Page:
“Good artists create. Great artists steal”
And so the age-old saying goes. Two paradoxes exist between Los Colchoneros and La Blaugrana, and they are not just found in the cultural authenticity of Catalonia in contrast with the fast lane of the capital, Madrid. The first paradox is found where one team currently finds itself; at the pinnacle of world football and excellence, and where the other aspires to find itself. The second paradox is found in the manner in which excellence is achieved: art, grit inventiveness, toughness.
We Blaugranes know where we stand, on the artistic and inventive side. But is there any harm in looking at the structure of our neighbour’s fence and adapting it as our own?
Diego Simeone is no fluke. There is something to be admired in his chargers, who continue to defy the odds. But what is it that makes them so great? What is it in their play that is so hard to combat?
Atlético, most times, play a simple 4-4-2 formation. Something along the lines of this:
The simplicity of this structure brings to mind the classic 4-4-2 used by Sir Alex Ferguson, as simple as can be. But do not be fooled. This formation can shape shift, and often does. On paper, one would assume that the brawn of a two-man midfield leaves Atlético with little ability to impose themselves in midfield. If that is your immediate assumption, then you have fallen directly into the trap Diego Simeone has set for you. It’s all smoke and mirrors.
That simple two man midfield can shape shift into a five man midfield. Sound weird? Let me explain.
Although you see Koke and Saúl Ñinguez operating from the wing, do not be fooled. Neither of these players are wingers. This illusion has fooled many a side. Simeone’s side dominates their midfield by having an overload of players, depending on whichever side of the pitch they are attacking from. What does this mean?
Say Atlético is attacking from the right-wing, and Saúl currently holds the ball. This is the shape the team will form:
Saúl will have the immediate option to relieve pressure from his marker by having Gabi open to pass. But importantly, the structure of the formation will contract, and form an overload number of options open and available to pass to. Koke will move deeper into midfield, with Antoine Griezmann moving closer to allow himself as an option. This will form an overload of five players (six if you include Juanfran). Why is this effective? Think about it. Whenever Saul has the ball, at the most, he will have three markers trying to disposes him; the left back, the left winger, and the left central midfielder. That is three vs five, an overload. This means that Saul will always have two men open to pass to (three if we’re including Juanfran). Not to mention, Saul will also have the option of passing the ball wide to Filipe Luis, who will be overlapping.
The same applies whenever Koke would receive the ball:
This system is not perfect however. It has its limitations. The biggest would be that in order for it to work, it needs to be executed at an obscenely fast pace, which explains Cholo’s frantic energy on the sidelines. This is because after a while, the opposition can catch on and pick up the patterns, and match the overload. If its done at a tempo that is too fast for opposition to retaliate, it is almost unstoppable. Also, if the opposition does choose to match the overload numbers Atlético has on either flank, this would always leave the overlapping left or right back open to hit a long pass to. And Simeone has one more trick up his sleeve.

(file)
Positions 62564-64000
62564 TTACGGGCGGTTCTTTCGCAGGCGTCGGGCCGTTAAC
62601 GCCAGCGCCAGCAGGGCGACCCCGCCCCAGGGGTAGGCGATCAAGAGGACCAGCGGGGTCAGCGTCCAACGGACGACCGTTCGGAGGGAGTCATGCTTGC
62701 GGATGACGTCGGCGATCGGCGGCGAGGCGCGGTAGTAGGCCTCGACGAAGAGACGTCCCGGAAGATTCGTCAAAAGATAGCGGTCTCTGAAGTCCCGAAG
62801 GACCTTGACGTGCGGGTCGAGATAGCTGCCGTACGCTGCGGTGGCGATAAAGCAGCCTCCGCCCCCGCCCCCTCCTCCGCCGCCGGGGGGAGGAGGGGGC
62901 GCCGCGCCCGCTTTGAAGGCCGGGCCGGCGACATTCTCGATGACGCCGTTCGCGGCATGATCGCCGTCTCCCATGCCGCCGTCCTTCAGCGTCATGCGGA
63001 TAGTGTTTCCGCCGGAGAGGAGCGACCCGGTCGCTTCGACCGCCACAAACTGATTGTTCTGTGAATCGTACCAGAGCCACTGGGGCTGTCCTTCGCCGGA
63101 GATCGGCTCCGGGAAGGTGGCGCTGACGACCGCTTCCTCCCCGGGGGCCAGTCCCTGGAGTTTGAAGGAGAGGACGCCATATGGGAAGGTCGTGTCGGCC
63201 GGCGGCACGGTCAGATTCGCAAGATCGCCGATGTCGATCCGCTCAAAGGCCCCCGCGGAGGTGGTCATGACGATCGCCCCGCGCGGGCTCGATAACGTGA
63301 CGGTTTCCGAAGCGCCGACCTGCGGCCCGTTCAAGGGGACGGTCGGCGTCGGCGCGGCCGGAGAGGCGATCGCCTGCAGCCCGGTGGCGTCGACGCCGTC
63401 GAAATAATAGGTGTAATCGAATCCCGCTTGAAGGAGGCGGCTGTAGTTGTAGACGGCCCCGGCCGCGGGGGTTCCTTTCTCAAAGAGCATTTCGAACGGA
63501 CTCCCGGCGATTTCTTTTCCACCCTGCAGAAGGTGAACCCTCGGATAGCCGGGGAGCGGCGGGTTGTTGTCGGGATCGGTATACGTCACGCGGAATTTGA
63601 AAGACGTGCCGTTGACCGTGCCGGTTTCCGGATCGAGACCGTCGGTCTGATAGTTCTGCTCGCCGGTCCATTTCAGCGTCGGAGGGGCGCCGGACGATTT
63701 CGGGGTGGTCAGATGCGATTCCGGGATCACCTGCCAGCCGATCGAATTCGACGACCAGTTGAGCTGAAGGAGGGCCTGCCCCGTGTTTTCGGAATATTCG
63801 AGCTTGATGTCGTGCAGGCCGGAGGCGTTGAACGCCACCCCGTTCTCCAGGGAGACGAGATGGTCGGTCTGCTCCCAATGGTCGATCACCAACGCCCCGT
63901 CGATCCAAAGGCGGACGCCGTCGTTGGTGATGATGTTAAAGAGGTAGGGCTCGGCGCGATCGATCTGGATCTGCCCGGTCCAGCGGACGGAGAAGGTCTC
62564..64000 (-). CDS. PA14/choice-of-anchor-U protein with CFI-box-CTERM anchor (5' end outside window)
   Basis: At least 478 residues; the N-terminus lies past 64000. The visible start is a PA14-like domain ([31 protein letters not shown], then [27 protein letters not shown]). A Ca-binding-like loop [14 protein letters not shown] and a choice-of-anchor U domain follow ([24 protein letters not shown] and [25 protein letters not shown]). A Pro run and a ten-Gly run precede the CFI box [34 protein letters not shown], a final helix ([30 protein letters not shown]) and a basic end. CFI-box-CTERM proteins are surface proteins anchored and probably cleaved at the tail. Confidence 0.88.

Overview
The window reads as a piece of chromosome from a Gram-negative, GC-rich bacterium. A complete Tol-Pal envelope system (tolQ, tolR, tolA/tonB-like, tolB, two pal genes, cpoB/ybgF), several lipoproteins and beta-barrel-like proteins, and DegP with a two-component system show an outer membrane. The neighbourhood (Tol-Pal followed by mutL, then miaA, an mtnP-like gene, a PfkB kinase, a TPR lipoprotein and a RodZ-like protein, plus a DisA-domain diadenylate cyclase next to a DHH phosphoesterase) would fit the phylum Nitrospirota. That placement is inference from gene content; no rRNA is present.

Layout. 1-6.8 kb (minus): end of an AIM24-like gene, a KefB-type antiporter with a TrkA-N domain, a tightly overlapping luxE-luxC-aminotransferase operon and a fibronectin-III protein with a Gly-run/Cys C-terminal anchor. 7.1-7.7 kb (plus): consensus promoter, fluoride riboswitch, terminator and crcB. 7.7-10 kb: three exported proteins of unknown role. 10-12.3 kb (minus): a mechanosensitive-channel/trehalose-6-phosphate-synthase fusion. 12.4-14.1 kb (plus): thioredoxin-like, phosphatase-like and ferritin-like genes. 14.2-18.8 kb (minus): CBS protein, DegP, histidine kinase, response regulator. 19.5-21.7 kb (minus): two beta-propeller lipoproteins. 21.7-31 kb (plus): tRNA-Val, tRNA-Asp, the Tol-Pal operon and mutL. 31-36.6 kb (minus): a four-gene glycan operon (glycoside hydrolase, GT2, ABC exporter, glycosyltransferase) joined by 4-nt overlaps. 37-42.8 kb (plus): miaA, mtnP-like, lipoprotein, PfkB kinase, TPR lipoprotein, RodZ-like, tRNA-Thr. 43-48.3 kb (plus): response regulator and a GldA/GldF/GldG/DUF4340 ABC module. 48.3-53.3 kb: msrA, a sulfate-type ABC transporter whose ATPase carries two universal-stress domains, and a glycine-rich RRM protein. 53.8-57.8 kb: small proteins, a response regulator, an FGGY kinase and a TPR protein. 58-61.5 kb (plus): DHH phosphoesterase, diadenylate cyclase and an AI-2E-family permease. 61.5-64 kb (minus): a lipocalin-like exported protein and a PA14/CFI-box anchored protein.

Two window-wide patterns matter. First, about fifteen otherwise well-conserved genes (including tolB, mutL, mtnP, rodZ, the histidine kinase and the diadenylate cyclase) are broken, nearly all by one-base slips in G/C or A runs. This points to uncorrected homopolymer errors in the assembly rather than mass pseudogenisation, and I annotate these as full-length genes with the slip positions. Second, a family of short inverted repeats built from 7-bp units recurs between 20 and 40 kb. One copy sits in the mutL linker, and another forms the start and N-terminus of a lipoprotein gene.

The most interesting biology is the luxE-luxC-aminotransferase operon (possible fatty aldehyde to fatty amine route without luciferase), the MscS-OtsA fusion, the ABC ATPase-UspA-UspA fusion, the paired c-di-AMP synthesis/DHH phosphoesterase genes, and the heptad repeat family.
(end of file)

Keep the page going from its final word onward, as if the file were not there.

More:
His 3 main creatives, Saúl, Koke and Griezmann, all have the ability to switch positions. Griezmann often switches positions with Saúl, Koke with Griezmann, and so forth. The fact that what I have just said is difficult to picture is the whole point. Each of these players is capable of operating in each others respective position, and when they do switch, this makes it close to impossible to predict where each run will be made. This also explains why whenever Griezmann scores a goal, he always seems unmarked as if to magically appear out of nowhere. Genius.
A conventional 4-4-2 formation would suggest that much is to be given away in midfield dominance, as opposition could impose themselves with a three-man midfield. Simeone allows his adversary to fall into this trap, as they are not expecting the overload. Knowing this, one could ask “why doesn’t Atlético dominate possession then”? Good question. This is made by design. Simeone does not want to dominate possession, it’s not his style, and goes against who he is. Simeone loves broken play, and has mastered the art of defending. His team, although having the players to dominate midfield, never has the intention to do so, and this is why Atlético struggle to score goals in situations where they are forced to attack. They just don’t have that mindset.
This piece is not to protest our current 4-3-3. Clearly, it has yielded surplus benefits over the years. However, it would be wise to have a second option. What if we had this as a plan B? What would it look like? This is what I have managed to conjure up:
Some notable omissions; you will notice the absence of Ivan Rakitić and Andrés Iniesta. Note, I am not advocating that either of these players be dropped. These are just the players I believe would be best-suited for each of these positions. Feel free to offer your own suggestions in the comment section. I have also made some notable inclusions, and that would be bringing Javier Mascherano into midfield, with Samuel Umtiti slotting in at the back, and Arda Turan in the supporting striker role.